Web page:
DCSIMG

Questions over future of Leeds Prison pilot plan

Leeds Prison.

Leeds Prison.

  • by Sam Casey
 

Concerns have been raised that Leeds Prison could be left out of a much vaunted payment-by-results scheme after the Government announced it was putting the initiative on hold.

The Armley jail was due to be the first public sector prison to pilot payment-by-results – under which financial rewards and penalties are based on the number of prisoners who re-offend.

But the new justice secretary Chris Grayling said he was pausing the flagship scheme to “consider the strategic direction of reforms to the wider justice system”.

He has not said when a decision will be made about the future of payment-by-results.

Charity the Howard League for Penal Reform said there were concerns Mr Grayling would drop the scheme at Leeds Prison in favour of rolling it out in the private sector.

A similar system is already in place at privately-run Doncaster Prison.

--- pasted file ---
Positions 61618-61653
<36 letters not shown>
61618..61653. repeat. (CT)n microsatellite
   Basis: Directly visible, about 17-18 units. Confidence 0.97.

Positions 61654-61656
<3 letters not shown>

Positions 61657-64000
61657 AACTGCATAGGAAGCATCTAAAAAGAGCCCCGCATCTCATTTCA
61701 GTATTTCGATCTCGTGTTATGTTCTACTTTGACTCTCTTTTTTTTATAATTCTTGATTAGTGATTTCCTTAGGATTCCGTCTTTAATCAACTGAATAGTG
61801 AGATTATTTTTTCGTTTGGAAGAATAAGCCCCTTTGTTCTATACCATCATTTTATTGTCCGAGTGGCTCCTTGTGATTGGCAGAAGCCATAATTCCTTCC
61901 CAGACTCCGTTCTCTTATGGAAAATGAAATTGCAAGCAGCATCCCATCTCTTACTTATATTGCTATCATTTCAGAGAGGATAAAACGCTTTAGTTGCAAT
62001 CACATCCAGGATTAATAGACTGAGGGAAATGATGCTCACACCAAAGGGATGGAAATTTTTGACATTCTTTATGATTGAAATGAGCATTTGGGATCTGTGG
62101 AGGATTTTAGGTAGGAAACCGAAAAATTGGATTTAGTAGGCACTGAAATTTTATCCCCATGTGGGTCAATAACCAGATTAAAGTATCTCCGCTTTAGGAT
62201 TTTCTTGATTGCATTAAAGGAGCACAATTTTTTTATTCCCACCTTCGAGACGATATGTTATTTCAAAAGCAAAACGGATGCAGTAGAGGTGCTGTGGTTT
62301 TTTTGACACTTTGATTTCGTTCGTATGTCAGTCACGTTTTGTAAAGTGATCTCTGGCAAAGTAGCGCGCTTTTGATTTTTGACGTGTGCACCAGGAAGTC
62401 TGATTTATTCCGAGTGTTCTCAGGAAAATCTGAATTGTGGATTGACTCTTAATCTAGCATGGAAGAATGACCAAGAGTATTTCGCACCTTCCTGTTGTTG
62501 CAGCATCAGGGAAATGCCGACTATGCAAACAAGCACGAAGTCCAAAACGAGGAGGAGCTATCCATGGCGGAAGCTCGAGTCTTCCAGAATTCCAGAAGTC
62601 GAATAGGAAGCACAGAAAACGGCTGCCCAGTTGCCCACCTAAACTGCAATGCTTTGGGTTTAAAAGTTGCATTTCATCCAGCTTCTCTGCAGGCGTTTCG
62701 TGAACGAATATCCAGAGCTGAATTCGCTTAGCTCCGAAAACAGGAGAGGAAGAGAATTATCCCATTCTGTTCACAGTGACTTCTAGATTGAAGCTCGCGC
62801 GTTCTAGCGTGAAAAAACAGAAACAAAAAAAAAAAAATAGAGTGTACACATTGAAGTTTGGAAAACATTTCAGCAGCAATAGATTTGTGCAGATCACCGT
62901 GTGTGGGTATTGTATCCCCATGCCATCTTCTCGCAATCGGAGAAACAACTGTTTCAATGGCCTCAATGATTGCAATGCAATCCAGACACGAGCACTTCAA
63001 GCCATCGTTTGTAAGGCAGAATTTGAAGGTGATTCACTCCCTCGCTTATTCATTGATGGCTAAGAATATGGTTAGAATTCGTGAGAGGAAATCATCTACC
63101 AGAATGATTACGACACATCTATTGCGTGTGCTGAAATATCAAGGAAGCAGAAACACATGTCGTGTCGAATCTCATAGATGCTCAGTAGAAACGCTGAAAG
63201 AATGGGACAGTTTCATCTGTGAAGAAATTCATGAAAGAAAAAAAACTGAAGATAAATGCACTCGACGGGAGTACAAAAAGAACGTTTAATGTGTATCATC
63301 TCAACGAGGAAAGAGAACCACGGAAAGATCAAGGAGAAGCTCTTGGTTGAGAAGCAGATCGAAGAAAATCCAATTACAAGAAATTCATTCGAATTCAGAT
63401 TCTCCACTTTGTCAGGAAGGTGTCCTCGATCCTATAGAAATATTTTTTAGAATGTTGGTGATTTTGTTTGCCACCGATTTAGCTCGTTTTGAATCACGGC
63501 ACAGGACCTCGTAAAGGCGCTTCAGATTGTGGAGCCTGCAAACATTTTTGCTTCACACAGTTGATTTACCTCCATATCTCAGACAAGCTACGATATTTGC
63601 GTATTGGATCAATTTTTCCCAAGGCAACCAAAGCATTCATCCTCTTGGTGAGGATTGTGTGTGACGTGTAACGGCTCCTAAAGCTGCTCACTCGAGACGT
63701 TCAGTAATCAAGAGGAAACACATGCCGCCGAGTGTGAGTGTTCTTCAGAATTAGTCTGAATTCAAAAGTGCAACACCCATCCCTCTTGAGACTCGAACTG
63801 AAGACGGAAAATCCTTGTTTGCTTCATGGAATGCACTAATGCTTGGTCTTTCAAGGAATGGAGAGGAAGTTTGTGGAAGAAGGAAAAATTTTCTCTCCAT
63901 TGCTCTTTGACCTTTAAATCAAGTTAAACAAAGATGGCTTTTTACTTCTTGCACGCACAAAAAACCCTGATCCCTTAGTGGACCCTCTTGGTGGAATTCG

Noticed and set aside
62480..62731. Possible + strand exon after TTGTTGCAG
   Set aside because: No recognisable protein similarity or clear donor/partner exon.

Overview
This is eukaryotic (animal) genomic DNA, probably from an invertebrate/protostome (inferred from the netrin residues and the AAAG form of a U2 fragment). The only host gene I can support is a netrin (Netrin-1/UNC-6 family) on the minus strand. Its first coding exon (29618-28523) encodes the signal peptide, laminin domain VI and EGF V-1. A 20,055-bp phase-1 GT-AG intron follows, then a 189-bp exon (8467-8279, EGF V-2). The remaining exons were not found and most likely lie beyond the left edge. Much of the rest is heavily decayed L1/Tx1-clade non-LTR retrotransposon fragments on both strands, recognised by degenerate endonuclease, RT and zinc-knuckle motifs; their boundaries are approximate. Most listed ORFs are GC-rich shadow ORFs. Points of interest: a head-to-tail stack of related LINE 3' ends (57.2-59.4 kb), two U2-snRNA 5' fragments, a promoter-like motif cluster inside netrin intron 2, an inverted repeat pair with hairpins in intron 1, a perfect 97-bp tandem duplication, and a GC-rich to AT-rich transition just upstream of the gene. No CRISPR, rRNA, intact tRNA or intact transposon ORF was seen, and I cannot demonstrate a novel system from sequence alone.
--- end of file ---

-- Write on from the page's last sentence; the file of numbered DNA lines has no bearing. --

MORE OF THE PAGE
Andrew Nielson, director of campaigns for the Howard League, said: “One theory is that Mr Grayling sees much bigger involvement for the private sector and doesn’t actually like the idea that the public sector is involved in these pilots.

“That would be disappointing because we don’t see why innovation like this should be the provenance only of the private sector.”

The Government’s announcement came after it had invited bids from external “prime provider” companies to help implement the scheme in Leeds.

Mr Nielson added: “It must be very frustrating for people working locally with Leeds Prison to be marching to one tune, only for that to be ditched.”

Avanta, which helps people get back to work, was one of the companies which submitted a bid.

Marketing director Janet Davies said: “While it’s disappointing and you put a lot of effort into these bids and you think everything is going well, you have to respect the fact there will be changes when a new minister comes in.”

Justice minister Jeremy Wright said the Government was committed to seeing payment-by-results rolled out by 2015. He added: “This is a complex area of work that has the potential to transform our approach to cutting crime and rehabilitating offenders and it is important we get it right.”

 

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